Trucking Hours of Service Regulations Are Changing Again — and Not for the Better

 In Commercial Trucking Accidents, Trucking Accident

The Federal Motor Carrier Safety Administration has announced upcoming changes to Hours of Service rules for truckers. These changes will take place on September 29, 2020, and they are designed to give drivers greater flexibility and control over their schedules. However, the changes also put ordinary drivers at significant risk for a deadly truck wreck.

Hours of Service rules determine the maximum number of hours that a trucker can drive before they’re legally required to take a break, and these rules are a critical piece of what it takes to keep our roads safe. Keep reading to find out more about the upcoming changes.

How the Hours of Service Rules Are Changing

The Hours of Service (HOS) rules exist to ensure that drivers have adequate time to rest, relax, and recharge. The upcoming changes supposedly give drivers more flexibility. But the reality is that the existing HOS rules are based on decades of careful study into how long truckers can drive without becoming dangerously fatigued, and any change that relaxes those rules is cause for concern.

Here are the changes coming to a highway near you.

  • On-duty limits for short-haul operations will increase from 12 to 14 hours and from 100 air-miles to 150.
  • Truckers can drive up to two more hours in bad conditions.
  • In addition to an 8/2 split for the required 10 hours of rest, drivers now have an option for a 7/3 split.
  • Rest break will now be required after eight hours of driving time instead of eight hours of on-duty time. Also, periods where the driver is on-duty but not driving will count toward required rest breaks.

Why the HOS Changes Are Dangerous

While advocates of the HOS changes say they give drivers more ownership and flexibility about when they drive, the new rules don’t do enough to prioritize safety. The new HOS rules go against our best information about how to fight truck driver fatigue and give unsafe companies more options to push drivers beyond their limits.

Plenty of highway safety advocates have lined up to protest the HOS changes. In June, The Teamsters joined the Advocates for Highway and Auto Safety, the Citizens for Reliable and Safe Highways, Parents Against Tired Truckers, and the Truck Safety Coalition to petition the FMCSA to reconsider the changes.

“The weakening of the hours-of-service rules will undoubtedly endanger the lives of truck drivers and the citizens with whom they share the roads every day,” the organizations wrote in their joint petition. “Despite claims that these revisions will empower drivers to make independent choices to address fatigue more efficiently, the repeated mention of traffic, foul weather, and detention time belies this claim as the agency’s actual justification for this proposed change to the hours-of-service rules.”

While all of the changes are likely to contribute to more truck crashes, the worst change is probably the new, lax rule about driving in bad weather and other conditions. Driving in poor conditions is extremely stressful and draining for a truck driver. Stress causes people to fatigue more quickly, which increases the risk of making a mistake behind the wheel. And when you’re driving an 80,000 pound, fully loaded semi-truck and trailer in bad weather, there is no room for error.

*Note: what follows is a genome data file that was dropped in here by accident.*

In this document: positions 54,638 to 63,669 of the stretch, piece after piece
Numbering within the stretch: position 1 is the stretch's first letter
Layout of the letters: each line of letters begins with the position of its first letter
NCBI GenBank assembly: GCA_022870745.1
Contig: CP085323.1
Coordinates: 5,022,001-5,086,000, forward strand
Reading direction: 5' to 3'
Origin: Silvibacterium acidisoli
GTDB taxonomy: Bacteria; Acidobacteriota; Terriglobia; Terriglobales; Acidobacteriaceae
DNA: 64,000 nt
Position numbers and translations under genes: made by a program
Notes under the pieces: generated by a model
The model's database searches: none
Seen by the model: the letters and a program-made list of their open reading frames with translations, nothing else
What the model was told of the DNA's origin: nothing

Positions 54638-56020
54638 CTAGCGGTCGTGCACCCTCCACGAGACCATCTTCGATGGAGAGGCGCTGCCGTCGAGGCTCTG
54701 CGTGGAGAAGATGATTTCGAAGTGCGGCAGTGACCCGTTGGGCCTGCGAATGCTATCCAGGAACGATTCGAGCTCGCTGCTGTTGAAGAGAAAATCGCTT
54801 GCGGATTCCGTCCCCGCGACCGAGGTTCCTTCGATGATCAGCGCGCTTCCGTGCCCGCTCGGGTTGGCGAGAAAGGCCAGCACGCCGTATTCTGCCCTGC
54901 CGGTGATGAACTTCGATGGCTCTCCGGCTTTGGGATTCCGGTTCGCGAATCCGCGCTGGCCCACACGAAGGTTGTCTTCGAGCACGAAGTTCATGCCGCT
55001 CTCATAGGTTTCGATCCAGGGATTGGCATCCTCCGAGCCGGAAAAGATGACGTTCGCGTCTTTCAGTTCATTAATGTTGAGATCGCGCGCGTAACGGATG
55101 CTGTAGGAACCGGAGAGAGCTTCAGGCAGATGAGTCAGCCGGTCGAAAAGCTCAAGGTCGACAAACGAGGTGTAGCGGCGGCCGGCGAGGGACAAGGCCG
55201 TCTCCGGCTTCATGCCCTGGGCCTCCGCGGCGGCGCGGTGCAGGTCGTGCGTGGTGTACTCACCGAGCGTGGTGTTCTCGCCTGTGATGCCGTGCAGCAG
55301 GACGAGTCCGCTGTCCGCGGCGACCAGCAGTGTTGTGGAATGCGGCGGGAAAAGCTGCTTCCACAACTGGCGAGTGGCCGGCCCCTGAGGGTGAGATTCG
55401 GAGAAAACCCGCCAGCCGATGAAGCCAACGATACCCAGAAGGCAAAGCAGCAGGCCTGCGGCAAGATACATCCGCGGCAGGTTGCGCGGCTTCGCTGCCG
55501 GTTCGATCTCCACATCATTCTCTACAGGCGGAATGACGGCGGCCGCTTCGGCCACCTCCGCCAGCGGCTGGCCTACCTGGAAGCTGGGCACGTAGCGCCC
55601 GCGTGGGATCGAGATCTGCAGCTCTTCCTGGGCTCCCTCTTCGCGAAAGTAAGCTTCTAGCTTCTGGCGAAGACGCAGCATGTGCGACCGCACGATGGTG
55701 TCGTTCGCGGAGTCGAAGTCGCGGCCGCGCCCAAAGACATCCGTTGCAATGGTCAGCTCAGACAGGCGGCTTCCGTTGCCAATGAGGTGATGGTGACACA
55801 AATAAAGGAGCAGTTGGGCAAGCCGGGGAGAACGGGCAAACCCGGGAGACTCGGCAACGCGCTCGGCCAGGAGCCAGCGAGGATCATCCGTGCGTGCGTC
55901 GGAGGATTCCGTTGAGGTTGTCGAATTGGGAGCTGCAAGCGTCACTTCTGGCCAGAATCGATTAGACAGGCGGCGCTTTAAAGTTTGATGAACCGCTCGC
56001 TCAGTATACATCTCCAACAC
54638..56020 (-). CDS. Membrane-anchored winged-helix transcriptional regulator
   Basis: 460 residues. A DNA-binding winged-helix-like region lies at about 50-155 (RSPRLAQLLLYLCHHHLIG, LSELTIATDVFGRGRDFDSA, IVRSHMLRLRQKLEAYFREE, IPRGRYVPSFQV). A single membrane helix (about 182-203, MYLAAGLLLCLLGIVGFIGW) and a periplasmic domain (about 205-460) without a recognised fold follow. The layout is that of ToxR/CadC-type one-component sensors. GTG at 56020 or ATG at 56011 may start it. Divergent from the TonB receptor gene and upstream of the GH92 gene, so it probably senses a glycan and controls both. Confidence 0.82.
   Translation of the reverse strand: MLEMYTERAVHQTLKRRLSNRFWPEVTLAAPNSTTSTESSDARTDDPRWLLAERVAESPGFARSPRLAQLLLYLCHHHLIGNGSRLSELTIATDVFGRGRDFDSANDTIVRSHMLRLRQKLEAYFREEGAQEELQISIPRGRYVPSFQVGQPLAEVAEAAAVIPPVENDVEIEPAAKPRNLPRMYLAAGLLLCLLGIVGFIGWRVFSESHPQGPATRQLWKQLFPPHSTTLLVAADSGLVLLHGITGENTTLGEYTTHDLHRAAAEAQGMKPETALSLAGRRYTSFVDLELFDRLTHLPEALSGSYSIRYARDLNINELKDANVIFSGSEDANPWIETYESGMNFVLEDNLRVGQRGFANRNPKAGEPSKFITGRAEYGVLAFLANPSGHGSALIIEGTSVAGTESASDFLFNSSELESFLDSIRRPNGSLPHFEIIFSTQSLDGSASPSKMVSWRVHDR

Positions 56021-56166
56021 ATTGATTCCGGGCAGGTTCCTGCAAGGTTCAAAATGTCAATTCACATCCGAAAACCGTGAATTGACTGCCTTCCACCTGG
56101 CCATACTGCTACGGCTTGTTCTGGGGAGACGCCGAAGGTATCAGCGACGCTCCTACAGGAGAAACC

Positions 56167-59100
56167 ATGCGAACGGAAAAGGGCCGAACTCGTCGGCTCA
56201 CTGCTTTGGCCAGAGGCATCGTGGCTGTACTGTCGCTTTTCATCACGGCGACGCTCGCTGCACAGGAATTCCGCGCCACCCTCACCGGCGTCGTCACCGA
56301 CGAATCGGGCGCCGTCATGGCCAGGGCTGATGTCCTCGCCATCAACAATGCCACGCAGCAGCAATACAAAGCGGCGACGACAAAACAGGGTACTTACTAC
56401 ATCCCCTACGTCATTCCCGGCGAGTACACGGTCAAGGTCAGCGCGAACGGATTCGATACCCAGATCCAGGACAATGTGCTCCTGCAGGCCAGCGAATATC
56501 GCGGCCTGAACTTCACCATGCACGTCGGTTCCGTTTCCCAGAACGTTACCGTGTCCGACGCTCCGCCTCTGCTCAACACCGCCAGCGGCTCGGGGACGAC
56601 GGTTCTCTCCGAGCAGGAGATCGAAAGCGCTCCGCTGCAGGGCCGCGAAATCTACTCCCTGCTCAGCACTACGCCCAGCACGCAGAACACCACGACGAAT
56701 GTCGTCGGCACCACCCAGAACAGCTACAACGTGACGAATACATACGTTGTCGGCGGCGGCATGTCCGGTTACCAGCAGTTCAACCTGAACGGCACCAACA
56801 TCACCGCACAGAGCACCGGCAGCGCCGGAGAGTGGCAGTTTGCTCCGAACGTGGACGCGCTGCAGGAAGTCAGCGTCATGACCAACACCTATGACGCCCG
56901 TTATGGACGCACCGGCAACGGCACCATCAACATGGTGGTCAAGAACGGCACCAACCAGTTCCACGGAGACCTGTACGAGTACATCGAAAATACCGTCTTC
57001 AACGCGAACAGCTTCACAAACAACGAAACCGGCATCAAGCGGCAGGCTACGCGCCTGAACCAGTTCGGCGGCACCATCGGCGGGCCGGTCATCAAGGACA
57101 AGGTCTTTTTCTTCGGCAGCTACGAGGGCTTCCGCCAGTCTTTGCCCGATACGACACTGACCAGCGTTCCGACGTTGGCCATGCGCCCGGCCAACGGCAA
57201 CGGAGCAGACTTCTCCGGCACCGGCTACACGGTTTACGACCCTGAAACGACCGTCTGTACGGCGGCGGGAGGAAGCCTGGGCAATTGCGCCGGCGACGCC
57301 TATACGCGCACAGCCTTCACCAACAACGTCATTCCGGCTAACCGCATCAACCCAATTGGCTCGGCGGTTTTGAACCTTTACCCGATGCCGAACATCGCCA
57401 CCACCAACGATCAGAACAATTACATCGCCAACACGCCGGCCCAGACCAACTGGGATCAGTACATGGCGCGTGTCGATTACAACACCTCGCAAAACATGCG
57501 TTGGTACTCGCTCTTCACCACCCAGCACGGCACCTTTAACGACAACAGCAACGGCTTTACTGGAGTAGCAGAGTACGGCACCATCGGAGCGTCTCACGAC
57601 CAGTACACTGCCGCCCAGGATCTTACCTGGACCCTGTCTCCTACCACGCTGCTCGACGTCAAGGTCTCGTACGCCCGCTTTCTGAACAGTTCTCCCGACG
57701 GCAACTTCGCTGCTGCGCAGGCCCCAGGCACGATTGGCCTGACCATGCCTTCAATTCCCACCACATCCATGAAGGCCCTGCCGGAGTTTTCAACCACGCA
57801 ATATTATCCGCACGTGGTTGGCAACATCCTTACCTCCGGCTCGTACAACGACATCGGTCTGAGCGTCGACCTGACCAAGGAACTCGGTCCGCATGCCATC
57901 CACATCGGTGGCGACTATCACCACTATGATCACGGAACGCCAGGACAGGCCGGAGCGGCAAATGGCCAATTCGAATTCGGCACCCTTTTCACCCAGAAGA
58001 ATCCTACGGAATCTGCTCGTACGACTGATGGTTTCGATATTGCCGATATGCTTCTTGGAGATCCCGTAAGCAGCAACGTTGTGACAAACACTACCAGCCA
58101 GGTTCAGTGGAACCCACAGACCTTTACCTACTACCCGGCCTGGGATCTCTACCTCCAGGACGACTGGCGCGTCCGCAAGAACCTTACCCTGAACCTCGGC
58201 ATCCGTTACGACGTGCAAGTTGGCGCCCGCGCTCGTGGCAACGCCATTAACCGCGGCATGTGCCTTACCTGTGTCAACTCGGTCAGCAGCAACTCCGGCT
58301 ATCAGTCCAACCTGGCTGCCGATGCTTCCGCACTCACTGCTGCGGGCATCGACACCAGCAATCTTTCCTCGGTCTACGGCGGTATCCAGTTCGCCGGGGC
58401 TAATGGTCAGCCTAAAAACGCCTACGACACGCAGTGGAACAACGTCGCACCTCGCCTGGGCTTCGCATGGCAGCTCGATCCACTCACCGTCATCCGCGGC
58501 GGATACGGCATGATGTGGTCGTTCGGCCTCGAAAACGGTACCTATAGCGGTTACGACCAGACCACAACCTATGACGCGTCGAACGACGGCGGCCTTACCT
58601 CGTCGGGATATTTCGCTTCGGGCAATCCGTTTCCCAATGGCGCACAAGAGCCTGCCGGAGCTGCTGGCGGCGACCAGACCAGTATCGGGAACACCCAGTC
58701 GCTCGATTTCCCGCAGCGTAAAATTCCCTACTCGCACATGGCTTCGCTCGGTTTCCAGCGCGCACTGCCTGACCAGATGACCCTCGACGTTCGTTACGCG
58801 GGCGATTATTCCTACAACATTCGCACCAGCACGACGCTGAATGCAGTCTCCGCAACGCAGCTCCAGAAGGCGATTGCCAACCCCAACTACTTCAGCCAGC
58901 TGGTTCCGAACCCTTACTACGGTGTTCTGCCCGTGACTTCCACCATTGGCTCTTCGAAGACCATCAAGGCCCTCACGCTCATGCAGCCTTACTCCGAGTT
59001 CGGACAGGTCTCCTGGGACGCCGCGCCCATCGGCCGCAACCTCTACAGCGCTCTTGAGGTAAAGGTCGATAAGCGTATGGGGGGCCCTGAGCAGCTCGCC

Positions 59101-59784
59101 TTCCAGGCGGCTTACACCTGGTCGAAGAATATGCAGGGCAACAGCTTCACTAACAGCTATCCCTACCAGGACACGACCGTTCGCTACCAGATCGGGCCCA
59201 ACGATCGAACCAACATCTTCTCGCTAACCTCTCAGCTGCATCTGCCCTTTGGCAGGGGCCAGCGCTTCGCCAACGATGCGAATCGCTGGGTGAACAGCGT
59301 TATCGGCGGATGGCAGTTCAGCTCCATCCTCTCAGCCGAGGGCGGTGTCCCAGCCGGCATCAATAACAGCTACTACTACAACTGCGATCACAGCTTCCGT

The decision to add another sleeper split also makes little sense. The current 8/2 split rule already causes confusion and HOS violations, and adding another split option further complicates what should be a simple, sensible requirement for 10-hour rest breaks.

RELATED: Do Truck Companies Pressure Drivers to Break the Law?

Fatigue Is a Common Cause of Truck Wrecks

The HOS rules were designed to fight truck driver fatigue, and loosening those rules is likely to increase the number of dangerously fatigued truckers on our roads. According to a study by the Federal Motor Carrier Safety Administration (the same body that sets the hours of service laws), 87% of large truck crashes are caused at least in part by driver error. In the study, the FMCSA defined the most common errors as poor decision-making, failure to recognize a dangerous situation, and failing to perform adequately while behind the wheel. All of these errors are impacted by fatigue; the more tired a driver is, the more likely they are to make these kinds of mistakes and cause a deadly collision.

Hurt in a Crash With a Semi-Truck in Washington? Call Seattle Truck Law

At Seattle Truck Law, we have years of experience fighting and winning on behalf of truck crash victims. Not only do we fight tooth and nail to make sure victims have the financial resources they need to recover, but we also advocate for safe driving laws that protect drivers like you on Washington roads.

When you work with Seattle Truck Law, you can expect compassionate but aggressive legal representation that includes investigating every possible cause of the crash. To schedule your free consultation with an experienced truck wreck attorney, call Seattle Truck Law today at 866-580-HURT (4878) or use our quick online contact form.


Federal Motor Carrier Safety Administration (2007). The Large Truck Crash Causation Study – Analysis Brief. Washington, DC: Federal Motor Carrier Safety Administration. Retrieved from

Schremmer, M. (2020, August 7). FMCSA plans to roll out new HOS rules on Sept. 29. LandLine. Retrieved from

The content provided here is for informational purposes only and should not be construed as legal advice on any subject.


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